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ARTICLES IN THE BOOK

  1. Aerobatics
  2. Aerobics
  3. Aeromodelling
  4. Aikido
  5. Air Racing
  6. Amateur wrestling
  7. American football
  8. Archery
  9. Artistic roller skating
  10. Badminton
  11. Ballooning
  12. Baseball
  13. Basketball
  14. Beach soccer
  15. Billiards
  16. Bobsleigh
  17. Bocce
  18. Bodybuilding
  19. Bowling
  20. Canoeing
  21. Cricket
  22. Croquet
  23. Cycling
  24. Cyclo-cross
  25. Darts
  26. Disabled sports
  27. Discus throw
  28. Diving
  29. Drag racing
  30. Eight ball
  31. Enduro
  32. Equestrianism
  33. Fandom
  34. Female sports
  35. Fencing
  36. Figure skating
  37. Football
  38. F1 Powerboat Racing
  39. Freestyle skiing
  40. Gliding
  41. Golf
  42. Grand Prix motorcycle racing
  43. Hammer throw
  44. Hang gliding
  45. High jump
  46. History of sport
  47. Human powered aircraft
  48. Hurdling
  49. Hydroplane racing
  50. Ice climbing
  51. Ice hockey
  52. Javelin throw
  53. Judo
  54. Ju-jitsu
  55. Jumping
  56. Karate
  57. Karting
  58. Kickboxing
  59. Kitesurfing
  60. Kung-fu
  61. List of professional sports leagues
  62. List of sports
  63. List of violent spectator incidents in sports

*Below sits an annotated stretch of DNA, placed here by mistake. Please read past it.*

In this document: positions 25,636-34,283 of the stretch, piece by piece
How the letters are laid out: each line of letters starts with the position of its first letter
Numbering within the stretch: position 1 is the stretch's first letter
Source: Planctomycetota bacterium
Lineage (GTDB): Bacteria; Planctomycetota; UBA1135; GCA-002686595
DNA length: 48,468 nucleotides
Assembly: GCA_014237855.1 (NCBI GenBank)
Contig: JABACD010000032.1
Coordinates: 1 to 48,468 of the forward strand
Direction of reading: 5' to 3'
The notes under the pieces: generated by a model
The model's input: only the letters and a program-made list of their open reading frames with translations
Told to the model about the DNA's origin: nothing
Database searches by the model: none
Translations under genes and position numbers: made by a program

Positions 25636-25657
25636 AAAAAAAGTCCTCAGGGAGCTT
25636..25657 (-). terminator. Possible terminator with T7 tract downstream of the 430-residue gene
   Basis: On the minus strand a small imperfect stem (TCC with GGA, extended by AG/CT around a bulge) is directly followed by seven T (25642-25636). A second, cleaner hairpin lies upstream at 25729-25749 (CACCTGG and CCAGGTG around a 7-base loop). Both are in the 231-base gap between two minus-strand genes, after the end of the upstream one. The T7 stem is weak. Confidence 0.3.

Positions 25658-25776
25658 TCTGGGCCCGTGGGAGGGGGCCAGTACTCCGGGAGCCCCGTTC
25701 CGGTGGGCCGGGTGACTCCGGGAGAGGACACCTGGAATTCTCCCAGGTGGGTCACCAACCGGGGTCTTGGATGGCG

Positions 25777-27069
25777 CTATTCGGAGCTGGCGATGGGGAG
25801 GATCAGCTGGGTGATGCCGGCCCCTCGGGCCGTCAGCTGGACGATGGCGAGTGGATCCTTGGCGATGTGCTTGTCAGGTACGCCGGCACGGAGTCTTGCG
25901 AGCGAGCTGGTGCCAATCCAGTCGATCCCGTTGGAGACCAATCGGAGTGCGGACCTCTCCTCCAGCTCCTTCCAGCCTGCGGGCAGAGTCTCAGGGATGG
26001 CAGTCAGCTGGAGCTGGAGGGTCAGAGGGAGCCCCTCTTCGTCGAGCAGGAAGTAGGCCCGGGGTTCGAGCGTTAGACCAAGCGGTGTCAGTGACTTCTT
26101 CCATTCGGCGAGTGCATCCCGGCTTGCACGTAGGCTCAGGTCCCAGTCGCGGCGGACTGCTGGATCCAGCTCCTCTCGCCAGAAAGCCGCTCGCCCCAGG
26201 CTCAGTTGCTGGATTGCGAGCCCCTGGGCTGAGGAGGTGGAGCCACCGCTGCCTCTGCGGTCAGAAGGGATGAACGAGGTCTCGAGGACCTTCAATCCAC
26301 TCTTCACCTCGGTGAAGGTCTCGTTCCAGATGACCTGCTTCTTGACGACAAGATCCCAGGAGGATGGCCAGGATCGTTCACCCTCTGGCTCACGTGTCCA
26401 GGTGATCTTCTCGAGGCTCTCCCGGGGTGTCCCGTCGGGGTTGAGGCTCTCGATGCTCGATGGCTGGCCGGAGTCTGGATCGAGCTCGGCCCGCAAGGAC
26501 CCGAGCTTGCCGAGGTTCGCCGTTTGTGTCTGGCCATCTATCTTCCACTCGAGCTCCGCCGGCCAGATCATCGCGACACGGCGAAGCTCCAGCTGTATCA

64. Long-distance track event
  65. Long jump
  66. Marbles
  67. Middle distance track event
  68. Modern pentathlon
  69. Motocross
  70. Motorcycle sport
  71. Motorsports
  72. Mountain bicycling
  73. Mountaineering
  74. Multi-sport events
  75. Nationalism and sports
  76. National sport
  77. Olympic Games
  78. Parachuting
  79. Paragliding
  80. Parasailing
  81. Pelota
  82. Petanque
  83. Playboating
  84. Pole vault
  85. Polo
  86. Race walking
  87. Relay race
  88. Rink hockey
  89. Road bicycle racing
  90. Rock climbing
  91. Rowing
  92. Rugby football
  93. Rugby league
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  95. Running
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  103. Snooker
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  105. Sport
  106. Sport in film
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  108. Sports attendances
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  110. Sports club
  111. Sports coaching
  112. Sports injuries
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  114. Sprints
  115. Steeplechase
  116. Sumo
  117. Surfing
  118. Swimming
  119. Table football
  120. Table tennis
  121. Taekwondo
  122. Tai Chi Chuan
  123. Team handball
  124. Tennis
  125. Toboggan
  126. Track cycling
  127. Triathlon
  128. Triple jump
  129. Tug of war
  130. Underwater rugby
  131. Volleyball
  132. Water polo
  133. Water skiing
  134. Windsurfing

 



SPORTS
This article is from:
http://en.wikipedia.org/wiki/Ballooning

All text is available under the terms of the GNU Free Documentation License: http://en.wikipedia.org/wiki/Wikipedia:Text_of_the_GNU_Free_Documentation_License 

Balloon

From Wikipedia, the free encyclopedia

(Redirected from Ballooning)